It is a serious, and sometimes fatal, disease that may become epidemic in crowded, unsanitary living conditions.

I'm trying to find the name of grammar structure (a very technological term, not just something like "parenthetical phrase to add additional information", as I seek to find every information about it) of "and sometimes fatal", a parenthetical phrase and what seems to be a coordinative adjective.

I just do not understand how it is grammatical to wrap that conjunction and adjective in commas like that. Isn't comma supposed to come before the conjunction only when a new independent clause is beginning?

  • It is perfectly legitimate to use commas around a parenthetical phrase, and the phrase in question is, regardless of the other roles it may fill and characterizations it may carry, a parenthetical.
    – Hot Licks
    Jan 13, 2016 at 2:15
  • It should be noted that some authors would omit the commas. There are differing opinions on the use of commas in such situations, and there is also a slightly different "shade" of meaning conveyed by the presence or absence of the commas.
    – Hot Licks
    Jan 13, 2016 at 4:47

3 Answers 3


It is called a "parenthetical phrase." While you state that is not the name you are looking for, that is the grammatical term for it. More specifically, and within the subset of parenthetical phrases, it is called an "aside." Basically, you are more right than you imagined, more on the right path than you seem to have thought.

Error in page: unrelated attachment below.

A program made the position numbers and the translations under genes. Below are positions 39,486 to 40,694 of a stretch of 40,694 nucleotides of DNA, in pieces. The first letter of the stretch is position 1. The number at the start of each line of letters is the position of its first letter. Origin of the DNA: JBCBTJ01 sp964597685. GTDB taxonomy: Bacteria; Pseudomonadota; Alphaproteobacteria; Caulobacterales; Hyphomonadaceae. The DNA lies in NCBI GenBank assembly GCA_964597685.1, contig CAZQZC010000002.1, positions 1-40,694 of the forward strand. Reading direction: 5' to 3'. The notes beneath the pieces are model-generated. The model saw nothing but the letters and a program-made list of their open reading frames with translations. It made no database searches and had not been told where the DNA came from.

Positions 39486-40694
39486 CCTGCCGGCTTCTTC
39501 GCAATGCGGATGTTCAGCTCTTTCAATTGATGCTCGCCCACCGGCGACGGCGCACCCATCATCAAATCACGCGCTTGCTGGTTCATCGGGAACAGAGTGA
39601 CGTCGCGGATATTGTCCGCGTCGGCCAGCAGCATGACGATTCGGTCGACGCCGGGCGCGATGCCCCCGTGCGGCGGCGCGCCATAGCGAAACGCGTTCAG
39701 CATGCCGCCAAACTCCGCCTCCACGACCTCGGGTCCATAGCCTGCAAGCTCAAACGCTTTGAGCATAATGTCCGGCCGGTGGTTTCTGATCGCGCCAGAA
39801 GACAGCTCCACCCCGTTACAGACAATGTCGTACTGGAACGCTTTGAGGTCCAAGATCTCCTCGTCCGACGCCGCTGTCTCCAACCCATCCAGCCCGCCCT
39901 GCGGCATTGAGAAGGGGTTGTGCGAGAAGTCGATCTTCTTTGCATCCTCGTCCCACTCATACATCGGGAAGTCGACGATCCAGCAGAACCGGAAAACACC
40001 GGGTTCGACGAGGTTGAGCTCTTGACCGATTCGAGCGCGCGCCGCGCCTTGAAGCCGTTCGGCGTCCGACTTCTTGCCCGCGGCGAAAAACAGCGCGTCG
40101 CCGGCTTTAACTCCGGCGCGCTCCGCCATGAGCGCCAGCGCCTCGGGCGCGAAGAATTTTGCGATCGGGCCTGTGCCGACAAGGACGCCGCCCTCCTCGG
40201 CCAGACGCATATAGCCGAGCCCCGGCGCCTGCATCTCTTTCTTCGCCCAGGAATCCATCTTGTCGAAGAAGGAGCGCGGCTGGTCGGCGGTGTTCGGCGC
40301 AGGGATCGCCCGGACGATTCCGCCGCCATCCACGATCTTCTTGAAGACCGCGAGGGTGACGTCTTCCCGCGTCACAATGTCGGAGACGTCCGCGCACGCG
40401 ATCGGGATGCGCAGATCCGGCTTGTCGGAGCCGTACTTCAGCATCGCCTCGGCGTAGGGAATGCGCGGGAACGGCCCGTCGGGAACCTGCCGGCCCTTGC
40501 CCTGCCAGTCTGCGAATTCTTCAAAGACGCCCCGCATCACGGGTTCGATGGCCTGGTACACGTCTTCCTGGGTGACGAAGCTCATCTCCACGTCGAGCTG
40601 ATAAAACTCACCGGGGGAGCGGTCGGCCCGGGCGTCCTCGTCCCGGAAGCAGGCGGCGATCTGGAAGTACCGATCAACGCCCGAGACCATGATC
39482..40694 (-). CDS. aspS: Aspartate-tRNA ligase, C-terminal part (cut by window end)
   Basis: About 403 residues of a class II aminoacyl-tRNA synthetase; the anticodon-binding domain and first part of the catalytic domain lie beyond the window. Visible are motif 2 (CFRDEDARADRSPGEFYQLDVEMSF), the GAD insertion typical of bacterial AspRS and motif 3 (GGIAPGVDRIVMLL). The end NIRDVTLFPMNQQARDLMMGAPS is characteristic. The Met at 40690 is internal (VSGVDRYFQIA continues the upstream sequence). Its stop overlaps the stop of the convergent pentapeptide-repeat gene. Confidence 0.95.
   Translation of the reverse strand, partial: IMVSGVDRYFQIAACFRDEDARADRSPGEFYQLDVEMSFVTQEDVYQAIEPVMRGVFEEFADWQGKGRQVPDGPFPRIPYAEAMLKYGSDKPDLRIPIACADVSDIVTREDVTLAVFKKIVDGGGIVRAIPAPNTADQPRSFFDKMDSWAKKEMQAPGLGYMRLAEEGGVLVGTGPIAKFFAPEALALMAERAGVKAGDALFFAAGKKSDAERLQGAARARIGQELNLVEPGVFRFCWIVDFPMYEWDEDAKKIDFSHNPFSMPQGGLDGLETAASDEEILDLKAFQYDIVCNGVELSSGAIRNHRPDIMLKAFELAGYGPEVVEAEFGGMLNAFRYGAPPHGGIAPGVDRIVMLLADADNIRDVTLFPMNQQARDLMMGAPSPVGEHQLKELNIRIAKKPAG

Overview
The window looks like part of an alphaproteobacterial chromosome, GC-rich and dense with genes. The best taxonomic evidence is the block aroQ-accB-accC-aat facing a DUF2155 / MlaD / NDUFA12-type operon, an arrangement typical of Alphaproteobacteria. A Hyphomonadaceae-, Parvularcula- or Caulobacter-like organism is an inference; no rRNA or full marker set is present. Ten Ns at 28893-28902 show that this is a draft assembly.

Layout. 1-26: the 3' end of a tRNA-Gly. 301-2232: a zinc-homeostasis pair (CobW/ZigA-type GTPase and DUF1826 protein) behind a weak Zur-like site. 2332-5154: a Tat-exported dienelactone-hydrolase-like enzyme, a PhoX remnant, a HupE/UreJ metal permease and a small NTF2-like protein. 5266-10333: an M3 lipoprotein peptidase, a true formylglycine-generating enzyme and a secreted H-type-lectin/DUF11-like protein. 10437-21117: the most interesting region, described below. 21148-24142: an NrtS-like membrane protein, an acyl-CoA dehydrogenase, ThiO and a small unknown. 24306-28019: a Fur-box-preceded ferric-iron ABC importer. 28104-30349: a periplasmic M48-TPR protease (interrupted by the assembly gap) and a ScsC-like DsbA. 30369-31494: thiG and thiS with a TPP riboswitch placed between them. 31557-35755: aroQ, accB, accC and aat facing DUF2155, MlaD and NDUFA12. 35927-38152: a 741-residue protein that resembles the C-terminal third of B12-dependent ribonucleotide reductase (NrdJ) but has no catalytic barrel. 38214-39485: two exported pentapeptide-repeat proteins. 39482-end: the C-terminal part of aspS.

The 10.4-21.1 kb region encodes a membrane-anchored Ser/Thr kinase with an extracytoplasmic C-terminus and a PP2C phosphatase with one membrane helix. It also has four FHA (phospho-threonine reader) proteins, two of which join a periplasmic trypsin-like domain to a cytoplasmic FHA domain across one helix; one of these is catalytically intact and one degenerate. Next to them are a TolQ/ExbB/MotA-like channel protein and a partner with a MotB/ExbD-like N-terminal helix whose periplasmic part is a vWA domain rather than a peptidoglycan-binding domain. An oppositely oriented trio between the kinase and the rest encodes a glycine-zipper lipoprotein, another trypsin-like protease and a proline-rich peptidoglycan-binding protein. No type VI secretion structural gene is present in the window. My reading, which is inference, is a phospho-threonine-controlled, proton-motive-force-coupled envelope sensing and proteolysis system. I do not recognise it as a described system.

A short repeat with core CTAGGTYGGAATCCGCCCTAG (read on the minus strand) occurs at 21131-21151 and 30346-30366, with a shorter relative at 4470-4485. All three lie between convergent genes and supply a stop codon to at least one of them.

• That website said that aside conveys an apologetic attitude. Jan 13, 2016 at 22:37
  • It says "often," not "always," not even "mostly." ("...often denoting an ingratiating or apologetic attitude) These are not definitive of an aside, just a common examples of one. Jan 14, 2016 at 8:06

Would you be happy with: '... a serious (and sometimes fatal) disease ...'? The comma is actually a tiny parenthesis. Since they are represented in speech by a pause, '(' and ')' sound the same (and aren't apparent at the beginning or end of a sentence).

  • Hm. But what licences the use of commas, and, in your case, parenthesis? According to you, it is just supposed to be the representation of the pause in a speech, and those, in many occasions, are considered ungrammatical in written texts. So I do not know if it is grammatical or not. Jan 13, 2016 at 0:41
  • @cityofunited - You misunderstand what "written texts" means.
    – Hot Licks
    Jan 13, 2016 at 2:16
  • @HotLicks ????? Jan 13, 2016 at 22:36
  • @cityofunited - All writing (outside of things like tables and bulleted lists) is effectively transcribed speech. The semantically significant pauses and tone patterns of speech are represented (somewhat poorly) in written text using punctuation. What is grammatical in speech is grammatical in written text.
    – Hot Licks
    Jan 13, 2016 at 22:46
  • Oh... I was referring to pauses made not based on a written speech accidentally or intentionally. But thanks for the input. Jan 13, 2016 at 23:05

On the grammatical level, you could call it a "coordinate/adjective-modifying adjectival phrase," and on the functional level, you could say that it places scalar focus on the head adjective.

  • Why is the phrase after and set off with and? Jan 13, 2016 at 0:55
  • Also, there is NO technical term for it, right? Jan 13, 2016 at 1:01
  • @cityofunited most words in English can be coordinated with "and". English is said to be "head-initial," meaning that the modifying portion of a phrase tends to come after. I have provided you with a technical term. you can probably find others in the literature. consider reading further in Huddleston&Pullum
    – user31341
    Jan 13, 2016 at 1:44

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